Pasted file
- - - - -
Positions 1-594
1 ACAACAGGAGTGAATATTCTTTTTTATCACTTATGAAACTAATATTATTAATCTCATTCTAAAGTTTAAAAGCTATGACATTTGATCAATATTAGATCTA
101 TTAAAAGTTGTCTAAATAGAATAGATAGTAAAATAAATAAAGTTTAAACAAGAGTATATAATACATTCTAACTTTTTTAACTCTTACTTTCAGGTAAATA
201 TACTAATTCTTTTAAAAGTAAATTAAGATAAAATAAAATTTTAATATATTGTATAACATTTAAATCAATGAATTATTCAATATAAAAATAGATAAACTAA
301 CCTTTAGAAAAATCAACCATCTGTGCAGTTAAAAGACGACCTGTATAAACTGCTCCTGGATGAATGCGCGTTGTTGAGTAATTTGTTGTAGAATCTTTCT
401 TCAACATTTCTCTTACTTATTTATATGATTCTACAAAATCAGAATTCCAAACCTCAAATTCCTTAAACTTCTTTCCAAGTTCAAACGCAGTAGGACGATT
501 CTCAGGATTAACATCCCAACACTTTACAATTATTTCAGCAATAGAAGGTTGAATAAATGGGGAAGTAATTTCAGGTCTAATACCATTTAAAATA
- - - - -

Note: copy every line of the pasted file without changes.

Positions 1-594
1 ACAACAGGAGTGAATATTCTTTTTTATCACTTATGAAACTAATATTATTAATCTCATTCTAAAGTTTAAAAGCTATGACATTTGATCAATATTAGATCTA
101 TTAAAAGTTGTCTAAATAGAATAGATAGTAAAATAAATAAAGTTTAAACAAGAGTATATAATACATTCTAACTTTTTTAACTCTTACTTTCAGGTAAATA
201 TACTAATTCTTTTAAAAGTAAATTAAGATAAAATAAAATTTTAATATATTGTATAACATTTAAATCAATGAATTATTCAATATAAAAATAGATAAACTAA
301 CCTTTAGAAAAATCAACCATCTGTGCAGTTAAAAGACGACCTGTATAAACTGCTCCTGGATGAATGCGCGTTGTTGAGTAATTTGTTGTAGAATCTTTCT
401 TCAACATTTCTCTTACTTATTTATATGATTCTACAAAATCAGAATTCCAAACCTCAAATTCCTTAAACTTCTTTCCAAGTTCAAACGCAGTAGGACGATT
501 CTCAGGATTAACATCCCAACACTTTACAATTATTTCAGCAATAGAAGGTTGAATAAATGGGGAAGTAATTTCAGGTCTAATACCATTTAAAATA